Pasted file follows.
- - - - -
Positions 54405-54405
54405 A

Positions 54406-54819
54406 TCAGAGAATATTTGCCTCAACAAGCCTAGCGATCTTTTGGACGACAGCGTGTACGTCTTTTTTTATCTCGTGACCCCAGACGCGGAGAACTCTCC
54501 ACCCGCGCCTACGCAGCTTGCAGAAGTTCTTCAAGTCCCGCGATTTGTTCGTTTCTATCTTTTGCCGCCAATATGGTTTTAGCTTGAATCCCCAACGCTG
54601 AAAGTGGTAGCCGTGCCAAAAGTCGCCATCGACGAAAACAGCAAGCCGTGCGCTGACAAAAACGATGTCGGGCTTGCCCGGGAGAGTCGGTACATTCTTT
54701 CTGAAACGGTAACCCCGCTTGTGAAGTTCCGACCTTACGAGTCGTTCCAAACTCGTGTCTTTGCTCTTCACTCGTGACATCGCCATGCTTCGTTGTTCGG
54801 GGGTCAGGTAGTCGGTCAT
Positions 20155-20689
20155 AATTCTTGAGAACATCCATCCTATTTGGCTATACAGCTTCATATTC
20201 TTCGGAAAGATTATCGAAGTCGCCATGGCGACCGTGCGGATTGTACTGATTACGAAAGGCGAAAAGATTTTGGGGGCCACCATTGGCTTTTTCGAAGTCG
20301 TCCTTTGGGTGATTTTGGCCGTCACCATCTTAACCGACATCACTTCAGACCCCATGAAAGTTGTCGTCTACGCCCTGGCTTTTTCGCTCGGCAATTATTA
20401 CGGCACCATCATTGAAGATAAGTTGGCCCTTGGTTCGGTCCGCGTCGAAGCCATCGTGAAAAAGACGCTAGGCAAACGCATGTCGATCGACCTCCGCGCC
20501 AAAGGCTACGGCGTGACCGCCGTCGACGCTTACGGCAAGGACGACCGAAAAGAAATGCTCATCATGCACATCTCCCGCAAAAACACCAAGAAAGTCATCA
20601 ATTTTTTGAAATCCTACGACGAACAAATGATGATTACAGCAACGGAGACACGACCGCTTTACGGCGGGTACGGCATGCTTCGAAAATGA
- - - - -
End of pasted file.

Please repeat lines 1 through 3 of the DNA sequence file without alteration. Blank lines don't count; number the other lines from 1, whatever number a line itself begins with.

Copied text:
Positions 54405-54405
54405 A

Positions 54406-54819